Here's Why Nutritionists Want You To Stop Avoiding MSG

by JR Thorpe
A mushroom soup. MSG is found in many foods, but faulty science (and xenophobic thinking) has led ma...
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For decades, people have been told that foods containing monosodium glutamate, or MSG, are bad for you. This thinking, which has long been proven to be based in faulty science, is even the origin of the term "Chinese restaurant syndrome," a supposed (and debunked) reaction to eating food flavored with MSG. Activists are now pushing to redefine "Chinese restaurant syndrome" and change the way the West thinks about MSG — because no, MSG isn't actually bad for you.

The term “Chinese restaurant syndrome" was added to the Merriam-Webster dictionary in 1968, describing symptoms affecting “susceptible persons eating food and especially Chinese food heavily seasoned with monosodium glutamate,” according to the BBC. There are many problems with this definition, according to campaigners including the MSG producer Ajinomoto, chef Eddie Huang, and actor Jeannie Ma, including the fact that MSG isn't just found in Chinese food — and that there's very little evidence that it causes any damage to human health at all.

"Despite being a food element that's consistently at the end of xenophobic fear, there's nothing harmful about MSG," chef and registered dietitian Tessa Nguyen tells Bustle. "MSG is naturally occurring in many foods, such as cheese, mushrooms, and tomatoes. It's the thing that gives food its umami, savory flavor." MSG isn't a mysterious additive; it's just sodium and the amino acid glutamate, which is found widely in nature. Studies do show that a very small subset of the population do react negatively to glutamate, but that's rare.

"Extensive human research has supported MSG’s safety in everyday use," Dr. Billy Goldberg M.D., a doctor participating in the campaign to redefine Chinese restaurant syndrome, tells Bustle. "Organizations such as the FDA, The Council on Scientific Affairs of the American Medical Association, and the World Health Organization have all stated that MSG is safe. And in studies with individuals with self-proclaimed sensitivities, scientists have not been able to consistently trigger reactions."

Even if you believe you're sensitive to it, you'd have to eat a lot of MSG to trigger any reaction, Abbey Sharp, a registered dietitian, tells Bustle, "We know that for some individuals, MSG may cause mild transient symptoms like a headache, flushing, drowsiness, numbness, and heart palpitations, but this has only been observed at very high doses — 3 grams at once without any food." That's the equivalent of drinking over a cup of soy sauce or eating nine ounces of Parmesan in one sitting, without any other food.

"All evidence shows that the amount of MSG that we consume through food doesn’t elicit negative effects," Dr. Goldberg says. There's also evidence of a "no-cebo" effect, Sharp says, in which people who aren't told they're consuming MSG don't display any symptoms.

The myth that MSG is bad for you comes from poorly conducted science. The original idea of "Chinese restaurant syndrome" emerged from several letters published in The New England Journal of Medicine in the 1960s, where people noted they felt strange symptoms after eating Chinese food. The BBC reports that 19 different studies couldn't replicate any of those findings about MSG, except on a very small subset of the population — who would feel bad whether they were eating Chinese food or cheese and tomato pasta.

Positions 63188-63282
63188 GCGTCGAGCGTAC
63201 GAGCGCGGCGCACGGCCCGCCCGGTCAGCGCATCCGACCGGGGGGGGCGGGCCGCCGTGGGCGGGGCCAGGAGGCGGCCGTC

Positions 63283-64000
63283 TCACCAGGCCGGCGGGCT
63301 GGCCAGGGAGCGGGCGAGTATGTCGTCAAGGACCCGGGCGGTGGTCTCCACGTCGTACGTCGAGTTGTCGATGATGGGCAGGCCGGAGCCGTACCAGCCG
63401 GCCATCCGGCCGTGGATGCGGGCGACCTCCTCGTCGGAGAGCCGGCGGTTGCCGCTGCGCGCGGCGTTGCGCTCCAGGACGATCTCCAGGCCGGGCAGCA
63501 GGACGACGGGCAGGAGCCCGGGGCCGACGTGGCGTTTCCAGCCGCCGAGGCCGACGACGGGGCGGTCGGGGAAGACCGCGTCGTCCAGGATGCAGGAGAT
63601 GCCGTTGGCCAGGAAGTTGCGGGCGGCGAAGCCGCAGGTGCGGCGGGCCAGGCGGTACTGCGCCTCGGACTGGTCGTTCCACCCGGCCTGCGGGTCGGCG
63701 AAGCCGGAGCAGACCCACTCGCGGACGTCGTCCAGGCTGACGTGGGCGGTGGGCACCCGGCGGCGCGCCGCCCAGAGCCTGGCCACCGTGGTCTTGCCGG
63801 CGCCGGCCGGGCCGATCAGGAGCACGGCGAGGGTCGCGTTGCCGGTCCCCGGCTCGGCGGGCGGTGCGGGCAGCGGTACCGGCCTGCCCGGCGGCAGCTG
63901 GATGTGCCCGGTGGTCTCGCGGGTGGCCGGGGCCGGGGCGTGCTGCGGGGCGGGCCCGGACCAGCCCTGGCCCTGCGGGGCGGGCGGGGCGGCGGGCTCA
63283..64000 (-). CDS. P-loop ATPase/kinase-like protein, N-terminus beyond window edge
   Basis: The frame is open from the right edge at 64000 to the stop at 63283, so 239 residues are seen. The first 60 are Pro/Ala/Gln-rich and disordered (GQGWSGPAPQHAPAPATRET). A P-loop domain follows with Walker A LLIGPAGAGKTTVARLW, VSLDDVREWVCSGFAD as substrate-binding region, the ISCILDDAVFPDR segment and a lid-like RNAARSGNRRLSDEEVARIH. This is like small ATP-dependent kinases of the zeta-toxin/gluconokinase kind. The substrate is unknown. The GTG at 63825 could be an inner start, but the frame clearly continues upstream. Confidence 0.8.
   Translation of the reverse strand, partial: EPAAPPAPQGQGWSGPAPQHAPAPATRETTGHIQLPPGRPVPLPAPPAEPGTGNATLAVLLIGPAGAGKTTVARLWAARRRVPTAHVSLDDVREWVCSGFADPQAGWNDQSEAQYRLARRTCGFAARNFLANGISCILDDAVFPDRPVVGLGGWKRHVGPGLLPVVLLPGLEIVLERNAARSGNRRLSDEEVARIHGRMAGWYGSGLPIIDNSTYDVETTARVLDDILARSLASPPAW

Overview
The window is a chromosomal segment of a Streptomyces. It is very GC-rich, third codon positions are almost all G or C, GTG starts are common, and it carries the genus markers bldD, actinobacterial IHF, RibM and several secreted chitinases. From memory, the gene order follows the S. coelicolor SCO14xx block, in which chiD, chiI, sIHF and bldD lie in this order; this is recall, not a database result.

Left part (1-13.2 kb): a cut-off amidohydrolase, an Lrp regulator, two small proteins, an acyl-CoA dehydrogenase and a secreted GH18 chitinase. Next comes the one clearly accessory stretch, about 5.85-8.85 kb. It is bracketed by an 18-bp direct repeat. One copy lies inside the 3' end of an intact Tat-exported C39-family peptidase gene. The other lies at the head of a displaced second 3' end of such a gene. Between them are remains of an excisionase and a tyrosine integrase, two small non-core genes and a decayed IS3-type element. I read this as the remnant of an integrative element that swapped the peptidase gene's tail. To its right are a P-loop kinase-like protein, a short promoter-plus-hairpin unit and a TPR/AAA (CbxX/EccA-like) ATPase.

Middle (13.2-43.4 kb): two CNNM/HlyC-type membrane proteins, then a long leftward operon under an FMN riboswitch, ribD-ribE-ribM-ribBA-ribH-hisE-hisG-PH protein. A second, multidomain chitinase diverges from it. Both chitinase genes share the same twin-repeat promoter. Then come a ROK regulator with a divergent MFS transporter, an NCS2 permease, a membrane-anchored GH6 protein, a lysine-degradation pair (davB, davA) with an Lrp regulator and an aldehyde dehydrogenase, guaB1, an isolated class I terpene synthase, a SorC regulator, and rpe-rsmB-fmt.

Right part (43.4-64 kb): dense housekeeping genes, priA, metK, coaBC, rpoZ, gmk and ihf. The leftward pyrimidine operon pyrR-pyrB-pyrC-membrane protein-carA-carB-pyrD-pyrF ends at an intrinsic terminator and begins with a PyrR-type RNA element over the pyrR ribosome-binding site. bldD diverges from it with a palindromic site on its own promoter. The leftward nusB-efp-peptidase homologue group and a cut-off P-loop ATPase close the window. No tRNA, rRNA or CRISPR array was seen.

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The easy acceptance of the idea that MSG was poisonous, experts tell Bustle, was rooted in xenophobia, because MSG was heavily associated with ethnic cuisines. "It was never considered if the symptoms were caused by large amounts of food, other foods eaten in combination with the meal, or other factors. It was just easy to blame it on cultural cuisine, despite it being a very prejudiced finding," Nguyen says. She notes that it's part of a wider misconception that ethnic foods are "dirty" and "unhealthy." Sharp agrees. "The longevity of the myths about MSG are, at the root, steeped in some deep-seeded societal racism and othering," she says.

MSG doesn't deserve the negative hype — and neither do Chinese restaurants. Merriam-Webster told The New York Times that they were planning to redefine the term "Chinese restaurant syndrome," but it may take more than that to erase decades of misinformation about MSG. "Fear is a very powerful emotion and a scary story often gets more mileage than a simple one," Dr. Goldberg tells Bustle. "MSG became one of those villains."

Studies cited:

Beyreuther, K., Biesalski, H. K., Fernstrom, J. D., Grimm, P., Hammes, W. P., Heinemann, U., … Walker, R. (2006). Consensus meeting: monosodium glutamate – an update. European Journal of Clinical Nutrition, 61(3), 304–313. doi: 10.1038/sj.ejcn.1602526

Henry-Unaeze, H. N. (2017). Update on food safety of monosodium l -glutamate (MSG). Pathophysiology, 24(4), 243–249. doi: 10.1016/j.pathophys.2017.08.001

Samuels, A. (1995). Monosodium l-glutamate: a double-blind study and review. Food and Chemical Toxicology, 33(1), 69–72. doi: 10.1016/0278-6915(95)80250-9

Walker, R., & Lupien, J. R. (2000). The Safety Evaluation of Monosodium Glutamate. The Journal of Nutrition, 130(4). doi: 10.1093/jn/130.4.1049s

Zanfirescu, A., Ungurianu, A., Tsatsakis, A. M., Nițulescu, G. M., Kouretas, D., Veskoukis, A., … Margină, D. (2019). A Review of the Alleged Health Hazards of Monosodium Glutamate. Comprehensive Reviews in Food Science and Food Safety, 18(4), 1111–1134. doi: 10.1111/1541-4337.12448


Dr. Billy Goldberg M.D., emergency room physician

Tessa Nguyen, registered dietitian and chef

Abbey Sharp, registered dietitian